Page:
“The preservation of [our] irreplaceable heritage is in the public interest so that its vital legacy of cultural, educational, aesthetic, inspirational, economic, and energy benefits will be maintained and enriched for future generations of Americans”
(Title 1, Section 1(b)(4) of the National Historic Preservation Act of 1966, as amended)
To preserve our nation’s heritage and provide access to its rich education benefits, the National Park Service provides educational resources and guidance for professionals in historic preservation and related fields, educators and teachers, students, and interested members of the general public.
Teach and Engage Youth
Teaching with Historic Places program publishes over 150 free, ready-to-use lesson plans about real historic sites listed on the National Register of Historic Places. Discover how historic places can enliven school subjects with both original and primary source readings, historic photographs, maps, suggested activities, and more. This program also features a professional development content for educators, historic site directors, preservationists, and others interested in using historic places to teach.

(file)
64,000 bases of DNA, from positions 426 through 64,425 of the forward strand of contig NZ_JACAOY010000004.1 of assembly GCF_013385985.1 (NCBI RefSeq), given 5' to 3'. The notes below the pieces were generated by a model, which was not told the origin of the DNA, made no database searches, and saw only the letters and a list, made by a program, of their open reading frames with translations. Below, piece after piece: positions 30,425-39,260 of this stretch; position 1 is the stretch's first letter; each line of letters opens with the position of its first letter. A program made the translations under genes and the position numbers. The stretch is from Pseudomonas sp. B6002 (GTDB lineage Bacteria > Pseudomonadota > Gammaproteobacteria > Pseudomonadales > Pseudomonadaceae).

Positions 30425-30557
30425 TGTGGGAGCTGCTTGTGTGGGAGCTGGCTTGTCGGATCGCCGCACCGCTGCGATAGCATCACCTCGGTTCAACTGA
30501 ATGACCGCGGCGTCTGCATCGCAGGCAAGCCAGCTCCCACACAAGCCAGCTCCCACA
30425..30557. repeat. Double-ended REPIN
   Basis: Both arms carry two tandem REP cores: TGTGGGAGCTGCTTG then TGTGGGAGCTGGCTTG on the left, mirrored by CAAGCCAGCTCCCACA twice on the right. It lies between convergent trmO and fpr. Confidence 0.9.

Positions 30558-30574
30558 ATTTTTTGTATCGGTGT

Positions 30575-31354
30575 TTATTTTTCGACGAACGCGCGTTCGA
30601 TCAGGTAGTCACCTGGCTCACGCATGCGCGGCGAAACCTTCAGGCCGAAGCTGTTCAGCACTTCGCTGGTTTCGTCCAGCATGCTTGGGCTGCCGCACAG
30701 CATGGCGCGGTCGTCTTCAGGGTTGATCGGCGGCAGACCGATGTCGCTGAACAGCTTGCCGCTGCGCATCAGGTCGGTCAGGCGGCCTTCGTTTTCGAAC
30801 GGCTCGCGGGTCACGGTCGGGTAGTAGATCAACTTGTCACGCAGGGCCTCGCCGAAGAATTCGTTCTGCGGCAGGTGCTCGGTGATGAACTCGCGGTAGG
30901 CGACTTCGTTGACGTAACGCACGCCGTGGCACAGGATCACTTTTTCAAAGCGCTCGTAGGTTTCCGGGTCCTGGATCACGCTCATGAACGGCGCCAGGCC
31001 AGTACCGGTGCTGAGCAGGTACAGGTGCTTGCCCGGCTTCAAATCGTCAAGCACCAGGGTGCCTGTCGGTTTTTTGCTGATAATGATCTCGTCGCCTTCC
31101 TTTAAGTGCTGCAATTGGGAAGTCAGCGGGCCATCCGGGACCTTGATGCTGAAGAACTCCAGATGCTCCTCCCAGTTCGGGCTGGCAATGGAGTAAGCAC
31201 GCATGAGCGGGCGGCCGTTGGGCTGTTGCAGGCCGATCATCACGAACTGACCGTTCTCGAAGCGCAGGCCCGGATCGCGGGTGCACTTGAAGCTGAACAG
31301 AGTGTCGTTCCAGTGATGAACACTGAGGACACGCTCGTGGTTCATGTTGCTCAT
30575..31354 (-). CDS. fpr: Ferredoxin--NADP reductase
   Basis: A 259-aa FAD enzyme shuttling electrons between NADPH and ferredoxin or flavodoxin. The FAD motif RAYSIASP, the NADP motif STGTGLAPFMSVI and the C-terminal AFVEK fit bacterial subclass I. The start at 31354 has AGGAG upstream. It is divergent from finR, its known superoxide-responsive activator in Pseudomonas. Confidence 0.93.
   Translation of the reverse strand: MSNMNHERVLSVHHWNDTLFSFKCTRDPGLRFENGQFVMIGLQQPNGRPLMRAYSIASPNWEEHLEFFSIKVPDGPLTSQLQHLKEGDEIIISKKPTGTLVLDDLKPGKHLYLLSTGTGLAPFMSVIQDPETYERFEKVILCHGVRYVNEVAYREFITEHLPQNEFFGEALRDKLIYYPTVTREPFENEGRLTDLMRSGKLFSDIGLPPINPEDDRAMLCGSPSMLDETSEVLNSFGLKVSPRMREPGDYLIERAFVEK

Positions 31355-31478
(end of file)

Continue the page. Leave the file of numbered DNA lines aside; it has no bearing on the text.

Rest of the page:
Cultural Resources Youth Summits offers detailed guidance for planning youth summits, including information about fundraising, organizing, budgeting, and designing successful youth summits, which can invigorate local preservation efforts.
Archeology for Kids is an online educational resource from National Park Service Archeology, where students can learn about who archeologists are and what they do. NPS Archeology also features resources for educators interested in using and teaching archeology in and out of their classrooms.
Discover Preserved Places
The Discover Our Shared Heritage Travel Itineraries series website features 60 free travel guides with detailed information about heritage destinations and historic sites listed on the National Register of Historic Places. All 50 states, U.S. Insular Areas, Puerto Rico, and the District of Columbia are represented in the series. Each itinerary includes descriptions of each historic place and its importance in American history, thematic essays, historic site contact information, interactive maps, and links to related preservation and tourism web sites.
Learn to Preserve
The National Park Services offers written guidance, training, webinars, and more for people interested in becoming preservation hobbyists or professionals. Visit the Learn How to Be a Preservationist page to see a complete list of resources.
Last updated: December 2, 2018